Push for agreement. Ask helpful questions; for example, "Who is going to do what, then?” Keep the meeting on track. Suggest and draw a visual aid. Ask the quiet ones what they think.
- [Instructor] I've said it before,…but you don't have to put up with a bad meeting,…or bad behavior by the people at the meeting.…And in this section, I want to give a few more suggestions…about how you as an attendee can make any meeting better.…First, you can help the leader…to get agreement between people.…Statements like, so are we going to do that then?…It sounds like a great plan, I vote we do it.…Or so what are we going to do then?…We've got several choices,…now which one are we going to go for?…You can also help the problem solving process…by suggesting a format for the meeting.…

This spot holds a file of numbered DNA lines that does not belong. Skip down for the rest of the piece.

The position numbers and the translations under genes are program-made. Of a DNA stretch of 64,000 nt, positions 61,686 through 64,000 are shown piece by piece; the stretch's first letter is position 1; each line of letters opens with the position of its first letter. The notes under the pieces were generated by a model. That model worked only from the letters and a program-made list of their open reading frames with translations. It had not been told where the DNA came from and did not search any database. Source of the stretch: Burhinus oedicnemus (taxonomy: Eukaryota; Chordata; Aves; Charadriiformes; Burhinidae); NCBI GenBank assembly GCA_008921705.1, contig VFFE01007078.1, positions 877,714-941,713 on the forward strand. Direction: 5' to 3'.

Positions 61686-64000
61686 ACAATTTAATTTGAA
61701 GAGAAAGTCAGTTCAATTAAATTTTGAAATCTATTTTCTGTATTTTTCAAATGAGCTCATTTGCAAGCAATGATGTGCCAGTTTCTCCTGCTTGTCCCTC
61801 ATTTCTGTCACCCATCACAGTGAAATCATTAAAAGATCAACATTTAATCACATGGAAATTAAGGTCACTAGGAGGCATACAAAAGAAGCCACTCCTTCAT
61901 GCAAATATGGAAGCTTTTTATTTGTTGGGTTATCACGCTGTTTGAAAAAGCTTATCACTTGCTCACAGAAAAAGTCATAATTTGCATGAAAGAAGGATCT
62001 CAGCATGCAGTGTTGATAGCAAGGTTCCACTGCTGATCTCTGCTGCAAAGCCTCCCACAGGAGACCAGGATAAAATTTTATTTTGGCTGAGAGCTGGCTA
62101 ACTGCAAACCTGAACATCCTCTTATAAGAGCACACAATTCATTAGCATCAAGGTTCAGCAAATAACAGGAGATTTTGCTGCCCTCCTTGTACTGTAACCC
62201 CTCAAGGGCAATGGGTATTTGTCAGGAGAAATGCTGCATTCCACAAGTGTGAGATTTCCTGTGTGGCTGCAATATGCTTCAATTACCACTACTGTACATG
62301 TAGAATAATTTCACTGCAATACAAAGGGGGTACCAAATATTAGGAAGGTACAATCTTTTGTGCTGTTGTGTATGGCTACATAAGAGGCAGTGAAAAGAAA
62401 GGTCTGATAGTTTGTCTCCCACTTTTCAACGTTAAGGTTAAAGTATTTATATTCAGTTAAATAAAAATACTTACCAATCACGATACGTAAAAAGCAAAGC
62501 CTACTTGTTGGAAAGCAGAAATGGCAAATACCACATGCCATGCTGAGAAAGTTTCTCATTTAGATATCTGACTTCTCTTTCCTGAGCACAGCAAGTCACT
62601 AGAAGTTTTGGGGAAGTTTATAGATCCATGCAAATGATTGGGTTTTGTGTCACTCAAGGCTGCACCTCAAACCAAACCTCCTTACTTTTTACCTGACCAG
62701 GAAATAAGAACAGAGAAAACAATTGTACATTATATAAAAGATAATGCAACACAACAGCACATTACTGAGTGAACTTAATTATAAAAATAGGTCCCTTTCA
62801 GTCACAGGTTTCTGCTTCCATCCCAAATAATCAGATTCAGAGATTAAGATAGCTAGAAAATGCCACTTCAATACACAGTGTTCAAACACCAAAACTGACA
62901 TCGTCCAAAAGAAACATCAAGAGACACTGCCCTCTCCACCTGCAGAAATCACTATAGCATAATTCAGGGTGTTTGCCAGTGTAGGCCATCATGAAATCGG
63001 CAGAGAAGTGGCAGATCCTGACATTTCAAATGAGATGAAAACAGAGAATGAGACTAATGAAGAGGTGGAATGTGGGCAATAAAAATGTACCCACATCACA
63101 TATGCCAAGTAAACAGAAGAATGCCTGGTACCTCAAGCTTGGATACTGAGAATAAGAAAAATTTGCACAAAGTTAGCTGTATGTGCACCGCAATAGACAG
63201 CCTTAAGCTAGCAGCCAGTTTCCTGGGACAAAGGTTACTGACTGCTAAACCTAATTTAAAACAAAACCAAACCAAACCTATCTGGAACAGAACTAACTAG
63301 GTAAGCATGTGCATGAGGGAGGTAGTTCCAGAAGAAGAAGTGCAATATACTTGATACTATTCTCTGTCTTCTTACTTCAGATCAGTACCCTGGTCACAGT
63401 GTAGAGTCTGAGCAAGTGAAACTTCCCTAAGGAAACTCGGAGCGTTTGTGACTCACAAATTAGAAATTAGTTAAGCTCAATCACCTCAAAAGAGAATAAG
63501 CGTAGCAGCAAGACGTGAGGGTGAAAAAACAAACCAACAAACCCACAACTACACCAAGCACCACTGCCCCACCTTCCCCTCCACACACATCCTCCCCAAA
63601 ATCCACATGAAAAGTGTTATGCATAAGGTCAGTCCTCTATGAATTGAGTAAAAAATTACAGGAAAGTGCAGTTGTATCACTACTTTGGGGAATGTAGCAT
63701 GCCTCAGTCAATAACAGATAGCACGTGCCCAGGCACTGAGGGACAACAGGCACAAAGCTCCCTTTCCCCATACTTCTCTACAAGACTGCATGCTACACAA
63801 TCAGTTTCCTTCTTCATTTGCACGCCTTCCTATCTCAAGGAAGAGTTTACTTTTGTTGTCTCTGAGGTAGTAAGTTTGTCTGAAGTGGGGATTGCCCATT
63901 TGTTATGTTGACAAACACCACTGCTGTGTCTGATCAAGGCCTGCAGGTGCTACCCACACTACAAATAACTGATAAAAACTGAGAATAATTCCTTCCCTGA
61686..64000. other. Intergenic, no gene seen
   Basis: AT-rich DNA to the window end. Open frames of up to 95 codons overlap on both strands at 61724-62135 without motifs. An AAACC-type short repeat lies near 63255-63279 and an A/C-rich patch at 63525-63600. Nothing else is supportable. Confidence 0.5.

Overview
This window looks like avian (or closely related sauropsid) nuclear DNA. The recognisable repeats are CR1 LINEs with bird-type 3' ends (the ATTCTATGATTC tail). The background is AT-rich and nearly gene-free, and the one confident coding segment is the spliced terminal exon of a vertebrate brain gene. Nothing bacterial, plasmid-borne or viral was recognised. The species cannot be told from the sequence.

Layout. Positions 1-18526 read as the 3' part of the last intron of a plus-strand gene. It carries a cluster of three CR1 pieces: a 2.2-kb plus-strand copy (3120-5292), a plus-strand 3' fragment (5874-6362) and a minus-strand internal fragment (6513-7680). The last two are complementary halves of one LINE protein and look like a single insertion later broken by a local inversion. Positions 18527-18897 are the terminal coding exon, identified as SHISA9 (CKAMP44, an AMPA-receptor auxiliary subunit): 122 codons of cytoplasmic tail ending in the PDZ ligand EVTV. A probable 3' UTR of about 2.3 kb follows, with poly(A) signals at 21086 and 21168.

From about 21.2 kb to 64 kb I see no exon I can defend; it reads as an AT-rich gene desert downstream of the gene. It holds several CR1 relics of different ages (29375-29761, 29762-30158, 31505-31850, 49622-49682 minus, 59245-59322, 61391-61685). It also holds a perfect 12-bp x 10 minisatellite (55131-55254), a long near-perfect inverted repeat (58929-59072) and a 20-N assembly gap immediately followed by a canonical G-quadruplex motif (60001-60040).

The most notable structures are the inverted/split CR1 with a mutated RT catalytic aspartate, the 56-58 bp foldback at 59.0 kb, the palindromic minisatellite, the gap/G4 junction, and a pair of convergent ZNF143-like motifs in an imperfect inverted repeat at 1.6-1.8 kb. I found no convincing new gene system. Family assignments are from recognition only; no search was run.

Before we jump into a solution,…should we spend five minutes coming up with a number…of possible ideas of how we could do it?…Or shall we spend the first part…coming up with options and the second part choosing…which one we're going to implement?…Or we've got several options,…and they all have pros and cons which we don't agree on,…maybe we could give scores to each option,…and then add it all up…and see which one comes out as the best.…
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- Define the four types of meetings.
- Determine who needs to attend a meeting.
- Assess the ideal meeting duration.
- Produce reminders for successful meetings.
- Identify how to facilitate a successful meeting.
- Evaluate solutions for dealing with latecomers and common meeting problems.
- Assess if you should go to a meeting.
- Recognize how to make your voice heard.
- Plan remote or virtual meetings.